Collectively, we have a lot of experience with users suffering unexpected issues because they have not configured important settings. In previous versions of Elasticsearch, misconfiguration of some of these settings were logged as warnings. Understandably, users sometimes miss these log messages. To ensure that these settings receive the attention that they deserve, Elasticsearch has bootstrap checks upon startup.
These bootstrap checks inspect a variety of Elasticsearch and system settings and compare them to values that are safe for the operation of Elasticsearch. If Elasticsearch is in development mode, any bootstrap checks that fail appear as warnings in the Elasticsearch log. If Elasticsearch is in production mode, any bootstrap checks that fail will cause Elasticsearch to refuse to start.
There are some bootstrap checks that are always enforced to prevent Elasticsearch from running with incompatible settings. These checks are documented individually.
Development vs. production modeedit
By default, Elasticsearch binds to
localhost for HTTP and
transport (internal) communication. This is fine for
downloading and playing with Elasticsearch, and everyday development but it’s
useless for production systems. To join a cluster, an Elasticsearch node must be
reachable via transport communication. To join a cluster over an external
network interface, a node must bind transport to an external interface and not
be using single-node discovery. Thus, we consider an
Elasticsearch node to be in development mode if it can not form a cluster with
another machine over an external network interface, and is otherwise in
production mode if it can join a cluster over an external interface.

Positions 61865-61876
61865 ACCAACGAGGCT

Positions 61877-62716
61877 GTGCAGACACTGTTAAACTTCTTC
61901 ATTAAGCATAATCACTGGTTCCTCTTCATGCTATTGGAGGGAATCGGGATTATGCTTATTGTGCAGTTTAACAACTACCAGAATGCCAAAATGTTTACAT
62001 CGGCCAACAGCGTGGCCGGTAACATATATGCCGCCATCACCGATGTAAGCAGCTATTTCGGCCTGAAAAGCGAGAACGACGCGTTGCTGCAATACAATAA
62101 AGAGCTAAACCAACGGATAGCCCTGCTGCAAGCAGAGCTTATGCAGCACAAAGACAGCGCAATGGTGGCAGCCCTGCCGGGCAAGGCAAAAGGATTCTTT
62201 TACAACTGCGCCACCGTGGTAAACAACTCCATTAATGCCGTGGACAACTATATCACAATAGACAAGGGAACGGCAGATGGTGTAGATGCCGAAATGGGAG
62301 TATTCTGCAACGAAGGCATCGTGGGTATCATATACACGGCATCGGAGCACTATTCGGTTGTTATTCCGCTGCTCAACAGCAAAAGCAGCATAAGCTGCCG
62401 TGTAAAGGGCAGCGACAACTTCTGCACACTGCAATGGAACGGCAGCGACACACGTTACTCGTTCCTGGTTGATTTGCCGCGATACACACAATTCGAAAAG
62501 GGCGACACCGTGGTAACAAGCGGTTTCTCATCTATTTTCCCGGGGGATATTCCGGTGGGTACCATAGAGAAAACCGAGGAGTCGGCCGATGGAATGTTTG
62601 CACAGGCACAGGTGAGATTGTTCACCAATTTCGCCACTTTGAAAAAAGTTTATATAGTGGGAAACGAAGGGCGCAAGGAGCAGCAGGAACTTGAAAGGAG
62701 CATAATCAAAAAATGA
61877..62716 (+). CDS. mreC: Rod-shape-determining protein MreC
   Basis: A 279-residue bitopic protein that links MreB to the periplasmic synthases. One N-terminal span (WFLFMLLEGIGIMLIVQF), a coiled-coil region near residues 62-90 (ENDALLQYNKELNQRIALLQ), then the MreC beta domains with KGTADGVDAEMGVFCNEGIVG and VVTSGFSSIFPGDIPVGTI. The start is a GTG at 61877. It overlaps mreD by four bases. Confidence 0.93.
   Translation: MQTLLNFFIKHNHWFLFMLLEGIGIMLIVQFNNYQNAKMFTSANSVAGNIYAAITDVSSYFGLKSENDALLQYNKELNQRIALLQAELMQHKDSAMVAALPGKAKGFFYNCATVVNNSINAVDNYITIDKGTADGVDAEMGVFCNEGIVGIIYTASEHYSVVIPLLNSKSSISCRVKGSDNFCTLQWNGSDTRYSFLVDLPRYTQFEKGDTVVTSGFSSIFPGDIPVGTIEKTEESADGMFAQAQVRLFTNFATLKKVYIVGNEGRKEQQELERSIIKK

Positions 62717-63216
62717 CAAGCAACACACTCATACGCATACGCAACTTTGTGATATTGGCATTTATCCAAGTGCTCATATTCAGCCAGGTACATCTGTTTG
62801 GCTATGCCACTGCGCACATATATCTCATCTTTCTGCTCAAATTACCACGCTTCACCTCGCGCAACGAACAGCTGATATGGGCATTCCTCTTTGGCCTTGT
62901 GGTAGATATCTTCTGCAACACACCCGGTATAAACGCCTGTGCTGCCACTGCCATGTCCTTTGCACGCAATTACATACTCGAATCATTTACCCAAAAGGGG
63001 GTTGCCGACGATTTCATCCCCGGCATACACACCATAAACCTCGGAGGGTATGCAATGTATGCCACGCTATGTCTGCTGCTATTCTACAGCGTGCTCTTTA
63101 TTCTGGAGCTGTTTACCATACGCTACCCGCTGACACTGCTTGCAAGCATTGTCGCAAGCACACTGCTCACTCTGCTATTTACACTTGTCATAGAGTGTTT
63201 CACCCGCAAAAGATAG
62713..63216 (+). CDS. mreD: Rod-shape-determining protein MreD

Note that HTTP and transport can be configured independently via
can be useful for configuring a single node to be reachable via HTTP for testing
purposes without triggering production mode.
We recognize that some users need to bind transport to an external interface for
testing their usage of the transport client. For this situation, we provide the
single-node (configure it by setting
single-node); in this situation, a node will elect itself master and will not
join a cluster with any other node.
Forcing the bootstrap checksedit
If you are running a single node in production, it is possible to evade the
bootstrap checks (either by not binding transport to an external interface, or
by binding transport to an external interface and setting the discovery type to
single-node). For this situation, you can force execution of the bootstrap
checks by setting the system property
(set this in Setting JVM options, or by adding
to the environment variable
ES_JAVA_OPTS). We strongly encourage you to do
this if you are in this specific situation. This system property can be used to
force execution of the bootstrap checks independent of the node configuration.